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Child work in Zambia : a comparative study of survey instruments

Author

Listed:
  • Blunch, Niels-Hugo
  • Dar, Amit
  • Guarcello, Lorenzo
  • Lyon, Scott
  • Ritualo, Amy
  • Rosati, Furio

Abstract

The authors analyze child work in Zambia, applying two recent surveys, the Bank's Living Conditions Monitoring Survey (LCMS) of 1998, and the International Labour Organization's (ILO) Statistical Information and Monitoring Programme on Child Labour (SIMPOC) of 1999. The analysis aims at contrasting, and comparing findings on the incidence, and characteristics of the two surveys. The extent to which the findings are survey-dependent is assessed, and, implications for the design, and implementation for future surveys for the analysis of child work, is discussed.

Suggested Citation

  • Blunch, Niels-Hugo & Dar, Amit & Guarcello, Lorenzo & Lyon, Scott & Ritualo, Amy & Rosati, Furio, 2002. "Child work in Zambia : a comparative study of survey instruments," Social Protection and Labor Policy and Technical Notes 25532, The World Bank.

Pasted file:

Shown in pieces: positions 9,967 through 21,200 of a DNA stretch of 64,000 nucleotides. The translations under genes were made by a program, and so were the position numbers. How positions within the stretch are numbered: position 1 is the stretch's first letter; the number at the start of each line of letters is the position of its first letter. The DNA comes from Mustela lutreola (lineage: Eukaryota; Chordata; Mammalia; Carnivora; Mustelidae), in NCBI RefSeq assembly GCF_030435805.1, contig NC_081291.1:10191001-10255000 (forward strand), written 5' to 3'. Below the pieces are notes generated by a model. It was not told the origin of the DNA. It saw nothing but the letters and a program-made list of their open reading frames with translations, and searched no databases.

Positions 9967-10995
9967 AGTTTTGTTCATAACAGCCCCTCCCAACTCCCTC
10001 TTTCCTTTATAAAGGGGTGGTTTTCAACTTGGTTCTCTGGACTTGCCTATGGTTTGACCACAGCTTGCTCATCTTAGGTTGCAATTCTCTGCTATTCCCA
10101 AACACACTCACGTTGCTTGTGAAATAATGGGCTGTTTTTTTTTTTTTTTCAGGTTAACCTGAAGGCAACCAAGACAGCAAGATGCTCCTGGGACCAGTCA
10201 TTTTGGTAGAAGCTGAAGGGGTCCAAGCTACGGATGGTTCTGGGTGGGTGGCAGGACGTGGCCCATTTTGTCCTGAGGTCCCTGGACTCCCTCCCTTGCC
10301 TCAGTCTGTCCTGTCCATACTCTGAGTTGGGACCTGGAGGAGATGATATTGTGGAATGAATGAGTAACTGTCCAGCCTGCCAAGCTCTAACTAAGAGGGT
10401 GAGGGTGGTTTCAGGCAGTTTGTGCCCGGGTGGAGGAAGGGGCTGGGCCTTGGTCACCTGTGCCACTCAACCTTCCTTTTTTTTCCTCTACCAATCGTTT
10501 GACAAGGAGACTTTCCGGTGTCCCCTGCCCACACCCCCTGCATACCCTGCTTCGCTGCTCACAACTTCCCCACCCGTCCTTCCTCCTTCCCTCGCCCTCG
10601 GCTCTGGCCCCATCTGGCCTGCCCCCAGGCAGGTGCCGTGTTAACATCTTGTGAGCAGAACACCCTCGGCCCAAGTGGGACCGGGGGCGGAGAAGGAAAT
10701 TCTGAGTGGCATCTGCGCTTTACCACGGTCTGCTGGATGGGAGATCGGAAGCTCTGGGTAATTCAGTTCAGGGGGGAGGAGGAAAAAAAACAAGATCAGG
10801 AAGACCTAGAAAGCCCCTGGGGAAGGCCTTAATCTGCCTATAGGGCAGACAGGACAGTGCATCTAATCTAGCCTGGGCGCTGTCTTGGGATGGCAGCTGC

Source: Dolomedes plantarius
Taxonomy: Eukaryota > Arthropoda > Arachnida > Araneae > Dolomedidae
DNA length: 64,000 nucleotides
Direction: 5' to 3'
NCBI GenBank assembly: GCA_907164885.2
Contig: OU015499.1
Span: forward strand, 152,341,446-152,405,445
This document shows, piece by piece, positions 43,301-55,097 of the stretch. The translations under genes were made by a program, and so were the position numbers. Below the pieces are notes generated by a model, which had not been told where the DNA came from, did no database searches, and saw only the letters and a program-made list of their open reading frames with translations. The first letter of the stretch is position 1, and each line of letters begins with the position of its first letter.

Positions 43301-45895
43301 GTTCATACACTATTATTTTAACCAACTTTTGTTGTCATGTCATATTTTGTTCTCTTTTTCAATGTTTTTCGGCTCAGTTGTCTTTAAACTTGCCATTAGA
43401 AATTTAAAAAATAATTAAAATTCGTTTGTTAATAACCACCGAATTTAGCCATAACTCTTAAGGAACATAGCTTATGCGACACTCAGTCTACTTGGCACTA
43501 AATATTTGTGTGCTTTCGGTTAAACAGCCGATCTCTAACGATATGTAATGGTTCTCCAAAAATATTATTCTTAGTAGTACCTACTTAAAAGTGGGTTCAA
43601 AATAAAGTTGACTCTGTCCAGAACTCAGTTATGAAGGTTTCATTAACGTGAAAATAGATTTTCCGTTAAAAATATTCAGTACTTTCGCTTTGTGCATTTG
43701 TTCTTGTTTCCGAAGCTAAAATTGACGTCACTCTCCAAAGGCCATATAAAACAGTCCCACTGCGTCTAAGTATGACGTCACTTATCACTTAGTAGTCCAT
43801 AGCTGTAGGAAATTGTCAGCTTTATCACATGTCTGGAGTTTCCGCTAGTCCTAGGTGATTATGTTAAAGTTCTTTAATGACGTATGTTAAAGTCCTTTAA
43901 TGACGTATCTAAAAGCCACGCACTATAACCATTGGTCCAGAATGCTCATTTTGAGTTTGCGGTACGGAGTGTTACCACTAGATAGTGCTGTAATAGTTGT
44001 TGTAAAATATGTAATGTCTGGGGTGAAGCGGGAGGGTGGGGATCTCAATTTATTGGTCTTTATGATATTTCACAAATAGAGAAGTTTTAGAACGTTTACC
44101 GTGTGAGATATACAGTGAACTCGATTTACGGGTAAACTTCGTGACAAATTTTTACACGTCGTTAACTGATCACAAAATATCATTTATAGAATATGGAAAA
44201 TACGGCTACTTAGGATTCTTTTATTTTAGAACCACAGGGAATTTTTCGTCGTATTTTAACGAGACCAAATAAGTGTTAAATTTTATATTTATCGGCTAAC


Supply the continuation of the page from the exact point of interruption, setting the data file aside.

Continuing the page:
• Handle: RePEc:wbk:hdnspu:25532
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    References listed on IDEAS

    as
    1. Peter Jensen & Helena Skyt Nielsen, 1997. "Child labour or school attendance? Evidence from Zambia," Journal of Population Economics, Springer;European Society for Population Economics, vol. 10(4), pages 407-424.
    2. Basu, Kaushik & Van, Pham Hoang, 1998. "The Economics of Child Labor," American Economic Review, American Economic Association, vol. 88(3), pages 412-427, June.
    3. Nielsen, H.S., 1998. "Child Labor and School Attendance: Two Joint Decisions," Papers 98-15, Centre for Labour Market and Social Research, Danmark-.
    Full references (including those not matched with items on IDEAS)

    Citations

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    Cited by:

    1. L. Guarcello & S. Lyon, 2004. "Child labour in Bolivia: a comparison of estimates from MECOVI and MICS," UCW Working Paper 29, Understanding Children's Work (UCW Programme).
    2. F. Blanco & C. A. Valdivia, 2006. "Child labour in Venezuela: children's vulnerability to macroeconomic shocks," UCW Working Paper 52, Understanding Children's Work (UCW Programme).

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